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Spokane Indians launch new campaign to honor Carl Maxey

Morgan Maxey, Carl's grandson, throws out the ceremonial first pitch at King Carl Night, April 19. Spokane Indians players Kyle Karros, Chase Dollander and (left to right) look on.
James Snook
Morgan Maxey, Carl's grandson, throws out the ceremonial first pitch at King Carl Night, April 19. Spokane Indians players Kyle Karros, Chase Dollander and Parker Kelly (left to right) look on.

When the Spokane Indians took the field at Avista Stadium April 19th, players were not wearing the familiar cream-colored uniforms and red caps designated for home games. Instead, they wore black caps adorned by an embroidered red boxing glove, and bold red jerseys with the words “King Carl” in gold lettering arched across the chest.

Indians Vice President Otto Klein said the difference is meant to stir fans’ curiosity and lead to a deeper story.

“They’ll see the red jerseys, they’ll notice that they’re not the Spokane Indians tonight – hey, what’s the King Carl?” Klein said.

King Carl is Carl Maxey. Born in Tacoma 100 years ago, Maxey came to Spokane in childhood. He was a champion boxer and standout student in high school and college. He served as an army medic in World War II, and earned his law degree from Gonzaga in 1951. Maxey was the first Black person to graduate from Gonzaga’s law school and to practice in Spokane. The “King Carl” nickname came during his legal career, which was defined by success in the courtroom and advocacy for social justice.

A plan to honor Maxey on the baseball diamond began percolating in the spring of 2022, when late civil rights leader Sandy Williams and team executives hatched the initial idea. Klein said celebrating Maxey made good sense.

“We really are the community’s baseball team, and that means a lot to us,” Klein said. “So when we do these community campaigns, we want them to have more depth. We want them to really be about something special. And the more that we talked about Carl, the more special it became.”

The team turned to a San Diego company called Brandiose, which creates uniform and merchandise designs for the Indians and many other minor league baseball teams around the country. Brandiose co-founder Jason Klein – no relation to Otto – was the point man.

“We thought, there’s got to be a lot of ways that we can really create a symbol of not only Carl and his contributions to boxing and the Spokane community, but really put a lot of different Easter eggs into the logo, so every time you see it you discover something new,” he said.

The centerpiece of the logo is a red boxing glove topped by a gold crown, the visual translation of the “King Carl” nickname. A golden tassel hangs from the crown, symbolizing Maxey’s academic career. Baseball stitching and a feather nod to the Spokane Indians. And the curve and overlap of the glove’s laces resemble C and M, Maxey’s initials.

Morgan Maxey, Carl’s grandson, said Otto Klein brought the family into the planning process. He became convinced of the team’s sincerity and willingness to get it right. And when the final renderings came in, he liked what he saw.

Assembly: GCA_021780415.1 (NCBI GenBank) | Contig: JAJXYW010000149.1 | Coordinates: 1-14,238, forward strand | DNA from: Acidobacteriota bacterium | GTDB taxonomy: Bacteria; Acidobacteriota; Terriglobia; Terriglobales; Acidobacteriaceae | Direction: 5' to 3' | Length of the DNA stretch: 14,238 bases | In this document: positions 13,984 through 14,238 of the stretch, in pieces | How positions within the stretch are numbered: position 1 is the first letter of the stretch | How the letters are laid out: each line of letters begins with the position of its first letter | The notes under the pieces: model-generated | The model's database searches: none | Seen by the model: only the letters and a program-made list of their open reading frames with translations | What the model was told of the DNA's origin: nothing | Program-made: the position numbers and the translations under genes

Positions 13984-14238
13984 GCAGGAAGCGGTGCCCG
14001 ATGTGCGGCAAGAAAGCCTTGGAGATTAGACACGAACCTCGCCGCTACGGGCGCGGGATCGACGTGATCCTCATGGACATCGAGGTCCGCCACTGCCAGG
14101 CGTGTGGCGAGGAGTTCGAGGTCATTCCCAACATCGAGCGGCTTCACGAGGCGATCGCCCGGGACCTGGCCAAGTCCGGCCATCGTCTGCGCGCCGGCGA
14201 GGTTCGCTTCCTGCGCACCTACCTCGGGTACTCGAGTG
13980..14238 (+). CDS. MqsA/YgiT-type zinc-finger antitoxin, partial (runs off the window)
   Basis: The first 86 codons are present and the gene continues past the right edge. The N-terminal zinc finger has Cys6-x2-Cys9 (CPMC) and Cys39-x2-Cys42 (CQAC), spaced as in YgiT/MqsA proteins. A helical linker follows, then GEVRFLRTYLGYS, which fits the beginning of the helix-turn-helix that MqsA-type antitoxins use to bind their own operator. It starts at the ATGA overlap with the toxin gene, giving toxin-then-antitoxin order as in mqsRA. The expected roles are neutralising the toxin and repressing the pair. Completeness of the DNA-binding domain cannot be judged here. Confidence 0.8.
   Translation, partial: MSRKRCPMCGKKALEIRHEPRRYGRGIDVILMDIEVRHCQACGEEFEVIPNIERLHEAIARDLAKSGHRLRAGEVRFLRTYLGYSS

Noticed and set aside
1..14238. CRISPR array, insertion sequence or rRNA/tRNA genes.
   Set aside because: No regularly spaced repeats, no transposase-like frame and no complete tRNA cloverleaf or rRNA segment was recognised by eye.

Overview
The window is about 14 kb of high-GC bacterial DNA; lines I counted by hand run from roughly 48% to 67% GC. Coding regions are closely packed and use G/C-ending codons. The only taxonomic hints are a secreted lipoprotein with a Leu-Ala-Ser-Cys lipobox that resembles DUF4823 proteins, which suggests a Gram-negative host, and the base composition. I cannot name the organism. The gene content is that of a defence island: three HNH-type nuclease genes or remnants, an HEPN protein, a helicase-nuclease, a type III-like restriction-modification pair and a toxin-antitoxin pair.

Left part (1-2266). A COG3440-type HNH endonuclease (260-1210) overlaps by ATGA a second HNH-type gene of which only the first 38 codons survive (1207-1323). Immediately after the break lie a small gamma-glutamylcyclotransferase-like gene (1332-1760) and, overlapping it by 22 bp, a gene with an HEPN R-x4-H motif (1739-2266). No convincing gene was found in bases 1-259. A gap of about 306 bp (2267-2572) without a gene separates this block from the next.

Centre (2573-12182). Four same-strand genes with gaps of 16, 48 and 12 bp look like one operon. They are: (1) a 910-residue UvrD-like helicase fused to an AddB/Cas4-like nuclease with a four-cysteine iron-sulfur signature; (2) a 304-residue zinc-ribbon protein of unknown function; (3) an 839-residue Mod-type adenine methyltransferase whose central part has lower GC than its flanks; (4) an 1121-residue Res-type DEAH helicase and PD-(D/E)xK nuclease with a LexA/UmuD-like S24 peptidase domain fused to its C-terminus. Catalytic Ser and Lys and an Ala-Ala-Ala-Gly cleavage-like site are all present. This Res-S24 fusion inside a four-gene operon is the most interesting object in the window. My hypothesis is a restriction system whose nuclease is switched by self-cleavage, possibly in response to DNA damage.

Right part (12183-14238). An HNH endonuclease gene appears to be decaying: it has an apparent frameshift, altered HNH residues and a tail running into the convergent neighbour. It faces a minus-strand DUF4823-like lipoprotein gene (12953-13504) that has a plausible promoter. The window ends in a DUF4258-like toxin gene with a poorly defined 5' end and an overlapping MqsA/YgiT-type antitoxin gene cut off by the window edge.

“I think they did a really good job of getting everything that we wanted in there embodied,” Maxey said. “And we had a lot of discussions prior to the design being released, prior to us seeing it, but once I saw it, I was impressed.”

The campaign to honor Maxey goes beyond special uniforms and caps. Indians fans can scan QR codes printed in the team’s programs to learn more about Maxey. And a portion of merchandise sales will go into a new fund at the Carl Maxey Center. People can also donate directly to the fund through the Innovia Foundation.

Otto Klein said he hopes the King Carl campaign gives people a greater understanding of who Maxey was and what he meant for Spokane’s Black communities.

“I hope they realize what a great pioneer we had in our community, who stood for justice and for civil rights, and was a championship boxer and was an important person, and the Maxey family still continues today,” Klein said.

Morgan Maxey hopes the campaign will extend his grandfather’s legacy to people who don’t have a living memory of the man and his work.

“Those that are of my father’s generation are very well familiar with the things that he did, because it was happening contemporaneous with the time that they were growing up,” he said. “So I think it’s really just trying to bring some attention, make sure those things aren’t forgotten.”

Logo designer Jason Klein said he hopes the campaign spreads Carl Maxey’s recognition beyond Spokane, to the rest of America.

“We want somebody to be wearing it on a vacation to Florida, and somebody sees it and says, ‘Oh, hey! Cool hat! What is that all about?’ And then the story gets told,” he said.

So far, the story of the King Carl campaign is a good one. The night the uniforms debuted, the Indians staged a come-from-behind victory over the visiting Everett AquaSox.

The Indians will again don the King Carl uniforms next month to mark Juneteenth.

Brandon Hollingsworth is your All Things Considered host. He has served public radio audiences for nearly twenty years, primarily in reporting, hosting and interviewing. His previous ports-of-call were WUOT-FM in Knoxville, Tennessee, and Alabama Public Radio. His work has been heard nationally on Morning Edition, All Things Considered, Here and Now and NPR’s top-of-the-hour newscasts.